New Delhi, September 15: After unleashing big bang reforms measures in the last two days, Prime Minister Manmohan Singh today said it will take "courage and some risks" to break the policy logjam and strongly favoured higher FDI and FII flows.
Justifying the diesel price hike as an important step in the right direction, he said, rational energy pricing was critical and "our energy prices are out of line with world prices".
In his opening remarks at the full Planning Commission meeting for approving the 12th Plan document, the Prime Minister spoke of three economic scenarios of "strong inclusive growth", "insufficient action" and "policy logjam" and said the country needed close to one trillion dollar investment in infrastructure sector during the period.
"I believe that we can make Scenario I possible. It will take courage and some risks but it should be our endeavour to ensure that it materialises. The country deserves no less," he said.
In big ticket reforms, the Cabinet Committee on Political Affairs on Thursday decided to hike diesel prices and put a cap on supply of subsidised LPG cylinders while yesterday the Cabinet and CCEA cleared FDI in multi-brand retailing and aviation and disinvestment in four PSUs.
Referring to high fiscal deficit and the need to bring it down, the Prime Minister said the 12th Plan projects a current account deficit of 2.9 per cent of GDP.
"This must be financed mainly through Foreign Direct Investment (FDI) and Foreign Institutional Investment (FII) flows so that reliance on external debt is limited. I believe we can attract the financing we need provided out fiscal deficit is seen to be coming under control and the growth momentum is regained",he said.
Singh said, energy is a difficult area where policy needs a comprehensive review. "Rational energy pricing is therefore critical. Our energy prices are out of line with the world prices. The recent increase in diesel price is an important step in the right direction."
The Prime Minister said the central message of the Plan is that the objectives can be achieved provided policies that will take care of weaknesses put in place. For the first time the Plan introduces three alternative scenarios.
Under Scenario I called "strong inclusive growth" one can expect a number of virtuous cycles to start operating leading to positive results on both growth and inclusion. "This is the scenario we should aim for".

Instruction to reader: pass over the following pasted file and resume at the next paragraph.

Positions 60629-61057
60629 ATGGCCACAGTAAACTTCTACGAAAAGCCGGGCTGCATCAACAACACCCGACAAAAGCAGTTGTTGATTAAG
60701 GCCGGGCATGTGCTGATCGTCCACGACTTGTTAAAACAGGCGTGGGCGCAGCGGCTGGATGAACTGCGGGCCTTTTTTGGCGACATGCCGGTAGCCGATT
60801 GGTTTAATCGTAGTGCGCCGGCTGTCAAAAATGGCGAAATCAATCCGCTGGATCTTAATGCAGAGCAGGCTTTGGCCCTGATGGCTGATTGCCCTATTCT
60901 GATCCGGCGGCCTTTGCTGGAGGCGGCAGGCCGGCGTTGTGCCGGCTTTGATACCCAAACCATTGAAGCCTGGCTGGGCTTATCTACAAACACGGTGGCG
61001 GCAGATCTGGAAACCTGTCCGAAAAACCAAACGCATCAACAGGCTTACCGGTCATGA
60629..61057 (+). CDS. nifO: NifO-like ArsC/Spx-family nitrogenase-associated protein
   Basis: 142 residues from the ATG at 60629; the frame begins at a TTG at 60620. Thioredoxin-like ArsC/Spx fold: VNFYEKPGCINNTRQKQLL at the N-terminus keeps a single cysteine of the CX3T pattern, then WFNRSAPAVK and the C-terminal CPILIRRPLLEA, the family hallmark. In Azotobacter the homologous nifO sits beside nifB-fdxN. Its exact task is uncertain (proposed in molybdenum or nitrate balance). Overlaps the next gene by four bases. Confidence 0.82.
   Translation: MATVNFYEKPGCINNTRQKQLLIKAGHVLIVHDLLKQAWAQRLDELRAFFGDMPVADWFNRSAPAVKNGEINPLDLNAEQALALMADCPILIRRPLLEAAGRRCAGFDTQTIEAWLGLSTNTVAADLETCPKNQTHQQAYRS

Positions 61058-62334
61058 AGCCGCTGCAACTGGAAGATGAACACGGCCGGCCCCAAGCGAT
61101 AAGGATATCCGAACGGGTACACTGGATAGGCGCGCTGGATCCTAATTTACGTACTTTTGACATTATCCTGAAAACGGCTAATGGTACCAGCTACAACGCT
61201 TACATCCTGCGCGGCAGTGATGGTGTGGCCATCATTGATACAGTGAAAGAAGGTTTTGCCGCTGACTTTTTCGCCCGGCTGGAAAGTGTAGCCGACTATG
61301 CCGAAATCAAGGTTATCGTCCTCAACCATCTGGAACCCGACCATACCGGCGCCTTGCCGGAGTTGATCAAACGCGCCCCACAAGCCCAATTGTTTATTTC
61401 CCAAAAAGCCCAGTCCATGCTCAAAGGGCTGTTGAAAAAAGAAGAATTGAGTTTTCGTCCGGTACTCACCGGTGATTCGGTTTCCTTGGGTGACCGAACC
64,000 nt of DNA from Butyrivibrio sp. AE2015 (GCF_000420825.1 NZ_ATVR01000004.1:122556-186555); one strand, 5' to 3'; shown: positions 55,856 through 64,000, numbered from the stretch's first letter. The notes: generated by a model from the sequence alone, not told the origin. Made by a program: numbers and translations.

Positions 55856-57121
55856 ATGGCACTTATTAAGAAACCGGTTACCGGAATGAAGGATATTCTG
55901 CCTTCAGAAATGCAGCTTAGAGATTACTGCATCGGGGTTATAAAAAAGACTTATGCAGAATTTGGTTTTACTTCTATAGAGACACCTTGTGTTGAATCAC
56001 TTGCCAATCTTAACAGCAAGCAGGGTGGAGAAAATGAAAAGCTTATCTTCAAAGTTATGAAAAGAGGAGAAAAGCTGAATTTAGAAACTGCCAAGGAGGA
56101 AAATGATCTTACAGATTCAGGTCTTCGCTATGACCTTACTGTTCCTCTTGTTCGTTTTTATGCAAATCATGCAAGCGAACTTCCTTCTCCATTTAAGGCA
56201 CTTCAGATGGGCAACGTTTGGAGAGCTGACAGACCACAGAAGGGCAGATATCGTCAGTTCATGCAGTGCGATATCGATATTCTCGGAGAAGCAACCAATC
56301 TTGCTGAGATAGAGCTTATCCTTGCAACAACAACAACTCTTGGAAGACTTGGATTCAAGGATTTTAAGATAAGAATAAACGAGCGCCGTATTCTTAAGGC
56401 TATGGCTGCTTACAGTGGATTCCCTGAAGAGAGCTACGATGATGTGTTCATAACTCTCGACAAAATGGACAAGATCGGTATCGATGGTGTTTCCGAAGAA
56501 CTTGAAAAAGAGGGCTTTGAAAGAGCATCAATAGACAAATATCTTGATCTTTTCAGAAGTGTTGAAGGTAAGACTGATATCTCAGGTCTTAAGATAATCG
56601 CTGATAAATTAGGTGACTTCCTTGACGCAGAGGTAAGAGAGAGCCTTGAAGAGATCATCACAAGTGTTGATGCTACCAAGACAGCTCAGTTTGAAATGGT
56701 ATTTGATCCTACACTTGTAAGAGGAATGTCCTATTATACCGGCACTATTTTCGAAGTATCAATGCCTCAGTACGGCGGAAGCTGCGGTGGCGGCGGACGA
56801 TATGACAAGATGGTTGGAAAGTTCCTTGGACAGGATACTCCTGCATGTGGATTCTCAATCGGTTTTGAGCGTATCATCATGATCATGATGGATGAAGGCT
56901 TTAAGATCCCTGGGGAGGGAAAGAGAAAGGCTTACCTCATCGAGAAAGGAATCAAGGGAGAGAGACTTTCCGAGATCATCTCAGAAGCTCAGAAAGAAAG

Scenario II, called "insufficient action", describes state of partial action with weak implementation. In this scenario, the virtuous cycles that reinforce growth in Scenario I, will not kick in, and growth can easily slow down to 6 to 6.5 per cent.
Singh said inclusiveness will also suffer. "This is where we will end up if we make only half-hearted efforts and slip in implementation. It is my sincere hope that we do not do so."
Calling Scenario III as "policy logjam", he said it reflects a situation where for one reason or another most of the policies needed to achieve Scenario I are not taken.
"If this continues for any length of time, vicious cycles begin to set in and growth could easily collapse to about 5 per cent per year, with very poor outcomes on inclusion.
"I urge everyone interested in the country's future to understand fully the implications of this scenario. They will quickly come to an agreement that the people of India deserve better than this," Singh said.
Referring to global economic issues, Prime Minister said, "these short term problems present a challenge, but they should not lead to undue pessimism about our medium term prospects.
"The economy has gained many strengths. Our immediate priority must be to orchestrate a rebound in the second half of the current year. We should then try to accelerate growth to reach around 9 percent by the end of the Plan period," he added.
The 12th Plan (2012-17) is proposing an annual average growth rate of 8.2 per cent, which is lower than the earlier estimate of 9 per cent. The economy recorded a growth rate of 7.9 per cent in the 11th Plan.
According to the Prime Minister, the 11th Plan growth rate was commendable, "for a period which saw two global crises – one in 2008 and another in 2011".
Singh further said that poverty declined twice as fast between financial years 2004-05 and 2009-10 than it did in the previous ten years, while agriculture grew at 3.3 percent per year in the 11th Plan, much faster than the 2.4 percent observed in the 10th Plan.
As regards the growth prospects in the 12th Plan, Singh said, "we must also recognise that the 12th Plan is starting in a year when the world economy is experiencing difficulties and our economy has also slowed down".
Referring to scaling down of the target in the 12th Plan from the original estimate of 9 per cent to 8.2 per cent, he said, "some downward revision is realistic given the state of the world".